dogs wept, roosters howled, children
and guitars popped like kernels of corn
feeding the twisting blaze.

She wondered had she unplugged
the coffee pot? The iron?
Was the oven off?
Her husband uttered Keep going.
Whispered Stay the course, or
Baby, forget about it. She couldn’t.

Now a bursting garden of fire
the city bloomed to flame after flame
like hot fruit in a persimmon orchard.

Someone thirsty asked for water.
Someone scared asked to pray.
Her daughters or the crooked-legged angel,
maybe. Dark thighs of smoke opened
to the sky. She meant to look
away, but the sting in her eyes,
the taste devouring her tongue,
and the neighbors begging her name.”

The poem starts with the sentiment I started out with. We all would have looked back.

In her portrayal of destruction, Diaz captures the life of the place; towers, bars, markets, dancehalls, music, domestic life – all going up in smoke.

Women in broken shirts// strewn along burned-out streets// like busted red bells” – has the feel of a news report from a warzone. There are sounds of dogs weeping, requests for prayer and water, and the horrendous image of children and guitars popping “like kernels of wheat”- people obliterated as objects. The description of the city as a “bursting garden of fire”, its flames “like hot fruit in a persimmon orchard”, is at once beautiful, terrifying, and sensuous, and points at what is being consumed.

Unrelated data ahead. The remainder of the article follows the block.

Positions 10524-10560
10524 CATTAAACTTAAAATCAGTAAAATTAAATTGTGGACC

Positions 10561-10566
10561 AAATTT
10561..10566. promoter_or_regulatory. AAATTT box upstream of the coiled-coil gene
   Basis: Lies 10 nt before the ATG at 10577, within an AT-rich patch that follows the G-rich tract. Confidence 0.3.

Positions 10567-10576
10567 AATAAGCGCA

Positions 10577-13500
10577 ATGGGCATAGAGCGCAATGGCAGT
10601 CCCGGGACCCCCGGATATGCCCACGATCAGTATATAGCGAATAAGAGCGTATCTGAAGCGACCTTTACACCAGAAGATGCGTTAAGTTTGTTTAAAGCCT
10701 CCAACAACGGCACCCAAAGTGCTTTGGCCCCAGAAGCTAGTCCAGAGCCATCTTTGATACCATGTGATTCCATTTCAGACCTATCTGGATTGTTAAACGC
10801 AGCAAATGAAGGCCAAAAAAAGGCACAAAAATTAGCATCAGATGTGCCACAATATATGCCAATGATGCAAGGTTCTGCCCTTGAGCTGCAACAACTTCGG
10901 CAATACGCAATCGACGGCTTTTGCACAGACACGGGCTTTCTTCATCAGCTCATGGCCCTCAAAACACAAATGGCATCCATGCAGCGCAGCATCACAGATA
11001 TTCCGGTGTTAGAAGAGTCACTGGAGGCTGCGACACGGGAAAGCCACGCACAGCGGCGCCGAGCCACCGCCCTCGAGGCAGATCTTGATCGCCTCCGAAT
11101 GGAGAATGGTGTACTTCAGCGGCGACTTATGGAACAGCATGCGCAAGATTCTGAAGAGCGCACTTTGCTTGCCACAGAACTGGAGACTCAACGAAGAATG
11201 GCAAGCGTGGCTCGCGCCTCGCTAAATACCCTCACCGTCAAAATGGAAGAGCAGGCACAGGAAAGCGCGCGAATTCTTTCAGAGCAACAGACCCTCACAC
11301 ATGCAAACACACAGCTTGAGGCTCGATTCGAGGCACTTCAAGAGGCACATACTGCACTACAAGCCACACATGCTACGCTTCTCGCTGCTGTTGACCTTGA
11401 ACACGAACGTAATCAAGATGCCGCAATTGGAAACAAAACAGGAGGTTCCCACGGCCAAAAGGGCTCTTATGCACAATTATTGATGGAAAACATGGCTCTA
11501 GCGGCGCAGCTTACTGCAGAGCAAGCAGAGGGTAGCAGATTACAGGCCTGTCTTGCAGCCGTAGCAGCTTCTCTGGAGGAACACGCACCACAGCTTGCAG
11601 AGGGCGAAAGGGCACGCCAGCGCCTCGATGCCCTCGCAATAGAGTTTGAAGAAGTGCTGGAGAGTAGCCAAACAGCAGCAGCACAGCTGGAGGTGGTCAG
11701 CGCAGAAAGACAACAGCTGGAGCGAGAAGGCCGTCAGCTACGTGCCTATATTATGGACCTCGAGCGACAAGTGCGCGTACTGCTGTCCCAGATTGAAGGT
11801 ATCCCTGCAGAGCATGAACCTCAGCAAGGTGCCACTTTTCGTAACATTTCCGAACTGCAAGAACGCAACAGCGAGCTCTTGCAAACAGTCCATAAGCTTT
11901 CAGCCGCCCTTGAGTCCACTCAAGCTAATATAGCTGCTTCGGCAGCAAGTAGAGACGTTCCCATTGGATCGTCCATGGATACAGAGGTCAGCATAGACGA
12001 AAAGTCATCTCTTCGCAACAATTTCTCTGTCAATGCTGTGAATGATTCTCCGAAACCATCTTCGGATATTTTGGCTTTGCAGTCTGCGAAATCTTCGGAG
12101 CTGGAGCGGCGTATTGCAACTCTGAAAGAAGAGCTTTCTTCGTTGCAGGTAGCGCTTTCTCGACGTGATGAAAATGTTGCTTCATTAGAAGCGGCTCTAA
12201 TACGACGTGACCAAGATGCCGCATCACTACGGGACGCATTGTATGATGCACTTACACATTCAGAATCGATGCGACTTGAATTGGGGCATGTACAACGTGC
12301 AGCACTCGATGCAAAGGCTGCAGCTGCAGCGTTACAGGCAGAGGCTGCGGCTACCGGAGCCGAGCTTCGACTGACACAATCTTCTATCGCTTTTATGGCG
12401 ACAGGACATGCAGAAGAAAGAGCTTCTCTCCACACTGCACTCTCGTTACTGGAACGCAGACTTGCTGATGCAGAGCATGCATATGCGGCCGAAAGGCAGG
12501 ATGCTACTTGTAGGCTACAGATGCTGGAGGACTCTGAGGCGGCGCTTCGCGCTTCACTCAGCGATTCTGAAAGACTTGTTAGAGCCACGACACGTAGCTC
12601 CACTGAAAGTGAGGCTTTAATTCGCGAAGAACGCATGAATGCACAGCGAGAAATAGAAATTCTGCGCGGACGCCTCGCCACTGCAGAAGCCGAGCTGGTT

The poem ends with a portrayal of Mrs. Lot that we are not used to. She feels for others. She meant to look away but could not because of “the sting in her eyes// the taste devouring her tongue// and the neighbors begging her name.

The poem is a lament which forces us to acknowledge, like Abraham did, that despite its wickedness, Sodom had history, culture, a narrative, people. The poet brings mercy to a story about justice.

But there is the pillar of salt and the injunction not to look back. These cannot be ignored.

Salt has been used for millennia as a preservative. Our ancestors killed more than they could eat in a single meal, and so had to find ways to keep fish and meat fresh. Salt was the answer. This beneficial property is recognized in halachah in the context of salting meat (Shulchan Aruch, Yoreh Deah 69:20). Salt fixes, prevents decay by reducing water activity, holds time in abeyance.

But time cannot be held in abeyance but must flow. When civilizations require remaking, we must let go of the past. We might cling to our images of life before corona, crave golden ages, long for days of yore, to make things “great again” i.e., as they were before, but we never can. Beware of people seeking to turn back the clock, particularly when it comes to politics.

So, this is the message of Mrs. Lot’s story and the pillar of salt. Don’t cling to the past. We can make things exceptional, but not precisely how they were. We can renew our days “like” days of old, but not reinstate the days of old (Lamentations 5:21). The past makes us who we are, but time should move in spirals, not circles, advancing ever upward, gradually, like tree branches reaching for the sun.

About the Author
Dr Harris Bor is a barrister (trial lawyer) specializing in commercial litigation and international arbitration based in London. He is also is an adjunct lecturer at the London School of Jewish Studies, London in the areas of Jewish thought and history.